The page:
“Let’s just try it out, Sonny, if it doesn’t work, I’ll buy you a double”. The place: Palm Gardens Ballroom, mid-town Manhattan. The year: 1966. Singer Jimmy Sabater was trying to persuade his bandleader, José “Sonny” Calderón, or Joe Cuba, to implement a new idea that Sabater had in mind for some time. Reluctantly, Cuba agreed. Sabater gave pianist Nick Jiménez the tumbao (rhythm figure) and in an instant, the mainly African-American Harlem audience was singing along: “Beep beep… hah… beep beep…’” And that, more or less, is how one of 1960’s Nuyorican music’s biggest hits, Bang! Bang! Push, Push, Push was born.

Although Richie Ray’s Jala Jala Boogaloo was probably the first release to mention “boogaloo,” and, according to Sabater, was the inspiration for Bang! Bang!, it’s still fair to say that Joe Cuba and his band developed the boogaloo (bugalú ) genre to a pitch that made it acceptable to even the most hardened old-school Cuban musicians and listeners. The success of this Joe Cuba album explains in some way how Latin funk and boogaloo came about. As neighbors, African-American and Puerto Rican New Yorkers had been enjoying each other’s parties and music for years. Many seminal vocalists—such as Sabater himself, Bobby Marin and others—spent the early 1950’s catching the doo-wop echoes on the Harlem stoops with the many street-corner vocal groups of the time. Meanwhile, doo-woppers such as the Harptones were giving a reciprocal tip of the hat to Cuban and Puerto Rican peers with songs such as Mambo Boogie and Hey Señorita. Sabater himself was once quoted as describing boogaloo as “just cha cha cha with a backbeat.”

Before signing with Tico Records in 1965, New York-born vibraharpist Cuba already had a solid track record as a popular performer with cross-racial appeal, just as happy to sing vocals in Spanish as in English. He had ridden the earlier pachanga and Afro-Cuban crazes with fine releases on the Mardi Gras, Embajador and Seeco labels, when his band had featured the superb Spanish-language vocals of Cheo Feliciano. The 1962 Seeco album, Steppin’ Out, featured the massive hit ballad To Be With You, as well as the prototype salsa-descarga A Las Seis.

So it came as little surprise to those Latin musicians and fans “in the know” that Cuba’s magic touch should also extend to boogaloo. The watershed for boogaloo was the collapse of diplomatic relations between Havana and Washington, D.C., in 1961. New York’s pachanga and mambo crazes had relied on a steady flow of musical talent back and forth between the United States and Cuba, but suddenly, there was a void of talent, new “sounds” and new crazes. Enter the always present influence of African-America jazz and R&B, as well as the stripped-down, versatile six-piece line-up that was Cuba’s real innovation. Without a massive horn section to arrange for, new trends could be harnessed to the Latin chariot quickly and easily, and a multi-cultural, music-hungry public swiftly followed. So Cuba’s albums often had bi-lingual titles such Vagabundeando/Hangin’ Out or Cocinando La Salsa/Cookin’ The Salsa, etc. and were among the first artists to do so.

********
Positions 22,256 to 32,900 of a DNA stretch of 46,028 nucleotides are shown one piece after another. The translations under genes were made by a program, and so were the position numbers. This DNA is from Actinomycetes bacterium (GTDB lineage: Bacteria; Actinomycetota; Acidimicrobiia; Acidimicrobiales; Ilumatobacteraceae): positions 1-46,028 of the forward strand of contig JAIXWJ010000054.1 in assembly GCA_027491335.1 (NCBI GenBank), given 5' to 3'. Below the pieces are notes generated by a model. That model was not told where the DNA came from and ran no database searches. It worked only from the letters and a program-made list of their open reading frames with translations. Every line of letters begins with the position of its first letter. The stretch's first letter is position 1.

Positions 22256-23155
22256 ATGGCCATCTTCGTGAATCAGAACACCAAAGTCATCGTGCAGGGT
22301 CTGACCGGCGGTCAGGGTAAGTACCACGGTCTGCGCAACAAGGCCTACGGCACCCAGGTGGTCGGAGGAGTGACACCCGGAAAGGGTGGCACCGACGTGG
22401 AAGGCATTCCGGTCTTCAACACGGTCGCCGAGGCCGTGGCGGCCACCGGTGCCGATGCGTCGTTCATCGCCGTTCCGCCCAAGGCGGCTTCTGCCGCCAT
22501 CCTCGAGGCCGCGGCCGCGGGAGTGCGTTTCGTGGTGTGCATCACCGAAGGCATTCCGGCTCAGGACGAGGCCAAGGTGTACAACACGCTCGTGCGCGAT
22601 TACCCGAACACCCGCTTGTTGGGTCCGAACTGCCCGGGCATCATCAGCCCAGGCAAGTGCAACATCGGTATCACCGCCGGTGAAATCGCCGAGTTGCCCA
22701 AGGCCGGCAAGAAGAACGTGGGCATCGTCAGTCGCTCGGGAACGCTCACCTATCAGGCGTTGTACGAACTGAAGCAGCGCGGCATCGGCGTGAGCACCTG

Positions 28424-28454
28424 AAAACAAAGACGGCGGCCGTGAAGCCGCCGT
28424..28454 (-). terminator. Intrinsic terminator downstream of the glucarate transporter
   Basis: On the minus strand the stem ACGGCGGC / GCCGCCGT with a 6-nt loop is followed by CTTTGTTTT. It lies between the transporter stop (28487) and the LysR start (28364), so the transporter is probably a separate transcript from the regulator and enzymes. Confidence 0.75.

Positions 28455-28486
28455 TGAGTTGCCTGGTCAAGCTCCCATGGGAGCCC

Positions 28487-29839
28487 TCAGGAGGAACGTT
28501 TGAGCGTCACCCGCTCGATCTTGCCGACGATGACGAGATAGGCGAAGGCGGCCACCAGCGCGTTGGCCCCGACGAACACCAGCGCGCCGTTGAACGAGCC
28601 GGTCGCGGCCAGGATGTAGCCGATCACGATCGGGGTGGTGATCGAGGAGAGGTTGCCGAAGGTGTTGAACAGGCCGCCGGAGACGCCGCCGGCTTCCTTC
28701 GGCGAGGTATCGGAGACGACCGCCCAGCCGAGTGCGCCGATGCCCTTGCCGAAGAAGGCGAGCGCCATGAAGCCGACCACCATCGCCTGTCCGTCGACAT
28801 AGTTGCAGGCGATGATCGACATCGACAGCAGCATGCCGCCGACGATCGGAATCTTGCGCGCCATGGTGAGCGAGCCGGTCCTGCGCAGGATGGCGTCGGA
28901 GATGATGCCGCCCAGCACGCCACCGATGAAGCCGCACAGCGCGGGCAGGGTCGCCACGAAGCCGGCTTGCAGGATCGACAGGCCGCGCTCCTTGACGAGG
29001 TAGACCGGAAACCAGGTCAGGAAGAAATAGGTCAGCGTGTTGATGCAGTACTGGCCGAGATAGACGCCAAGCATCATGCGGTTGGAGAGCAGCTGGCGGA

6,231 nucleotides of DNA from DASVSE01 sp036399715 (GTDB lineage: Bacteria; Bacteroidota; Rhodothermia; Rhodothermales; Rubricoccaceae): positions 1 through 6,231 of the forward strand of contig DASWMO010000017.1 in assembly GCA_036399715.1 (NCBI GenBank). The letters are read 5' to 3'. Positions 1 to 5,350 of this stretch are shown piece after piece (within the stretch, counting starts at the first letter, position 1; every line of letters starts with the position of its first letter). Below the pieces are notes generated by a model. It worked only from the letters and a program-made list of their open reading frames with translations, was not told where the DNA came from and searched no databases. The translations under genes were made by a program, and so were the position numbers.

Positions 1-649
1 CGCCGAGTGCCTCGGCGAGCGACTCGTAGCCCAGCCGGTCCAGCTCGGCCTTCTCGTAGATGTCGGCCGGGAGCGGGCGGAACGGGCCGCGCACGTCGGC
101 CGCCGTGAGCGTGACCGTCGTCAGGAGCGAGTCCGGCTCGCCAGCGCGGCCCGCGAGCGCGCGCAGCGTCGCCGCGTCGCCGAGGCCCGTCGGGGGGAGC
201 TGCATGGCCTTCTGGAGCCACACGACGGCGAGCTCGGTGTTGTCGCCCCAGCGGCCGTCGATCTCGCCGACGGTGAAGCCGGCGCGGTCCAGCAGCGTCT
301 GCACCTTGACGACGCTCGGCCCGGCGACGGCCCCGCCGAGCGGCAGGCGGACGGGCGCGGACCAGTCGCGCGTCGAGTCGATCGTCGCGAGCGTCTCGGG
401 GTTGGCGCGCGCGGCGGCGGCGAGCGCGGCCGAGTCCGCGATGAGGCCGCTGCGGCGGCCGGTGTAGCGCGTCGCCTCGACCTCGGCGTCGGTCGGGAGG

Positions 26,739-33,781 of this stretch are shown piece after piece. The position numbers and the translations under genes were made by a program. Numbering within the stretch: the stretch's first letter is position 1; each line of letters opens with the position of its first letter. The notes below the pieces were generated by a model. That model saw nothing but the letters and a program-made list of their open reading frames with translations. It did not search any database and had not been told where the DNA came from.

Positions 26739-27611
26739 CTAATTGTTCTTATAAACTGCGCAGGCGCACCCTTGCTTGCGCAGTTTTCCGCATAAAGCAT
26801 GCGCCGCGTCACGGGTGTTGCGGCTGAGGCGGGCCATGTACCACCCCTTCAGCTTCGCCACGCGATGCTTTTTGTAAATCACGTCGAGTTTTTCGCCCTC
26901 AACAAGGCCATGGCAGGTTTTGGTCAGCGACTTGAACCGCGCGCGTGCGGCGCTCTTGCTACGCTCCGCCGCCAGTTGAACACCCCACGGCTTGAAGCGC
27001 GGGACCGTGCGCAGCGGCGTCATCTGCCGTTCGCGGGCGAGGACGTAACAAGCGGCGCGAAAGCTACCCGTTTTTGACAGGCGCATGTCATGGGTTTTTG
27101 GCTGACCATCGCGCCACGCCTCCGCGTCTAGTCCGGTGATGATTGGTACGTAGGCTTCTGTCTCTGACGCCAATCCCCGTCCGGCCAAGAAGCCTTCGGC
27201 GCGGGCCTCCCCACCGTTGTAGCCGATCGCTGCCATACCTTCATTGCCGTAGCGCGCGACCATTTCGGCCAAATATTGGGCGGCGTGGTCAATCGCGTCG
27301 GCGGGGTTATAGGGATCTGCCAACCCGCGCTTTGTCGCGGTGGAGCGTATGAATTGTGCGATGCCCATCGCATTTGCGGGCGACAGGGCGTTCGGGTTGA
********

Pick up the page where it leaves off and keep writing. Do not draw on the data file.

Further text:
This particular album contains Cuba’s biggest-selling record of all time, Bang! Bang! Push, Push, Push. The tune also was released as a seven-inch single and crossed over into the international pop charts. But there are other joys here that are too easily overlooked because of that title’s overarching success: check out singer Sabater’s salsa swing on Malanga Brava and Así Soy; or the descarga Cocinando, where the musicians encourage each other “off-mike.” Sock It To Me and Oh Yeah carry the required contemporaneous Harlem swagger, while the title track is neatly restated near the end of the record in Push, Push, Push, just in case we’d forgotten how good Bang!Bang! sounded at the beginning!

In the shadow of Cuba’s and Sabater’s unique talent, it would be too easy to overlook the valuable contributions of the other members of the sextet. The rhythm section was one of the tightest in town at that time (Cuba himself being part of it). And special praise goes to pianist Nick Jiménez who played with great swing throughout this session, as well as being responsible for arranging and co-composing many of their most popular selections. Listen to the way in which the vibes slot into the percussion arrangements. Of course, the vibraharp is technically a percussion instrument. But years of listening to Cal Tjader’s more measured, improvised approach to vibes had obscured its original strengths that Lionel Hampton had first highlighted—and which Joe Cuba took into the heart of Afro-Latin party music.

Written by John Armstrong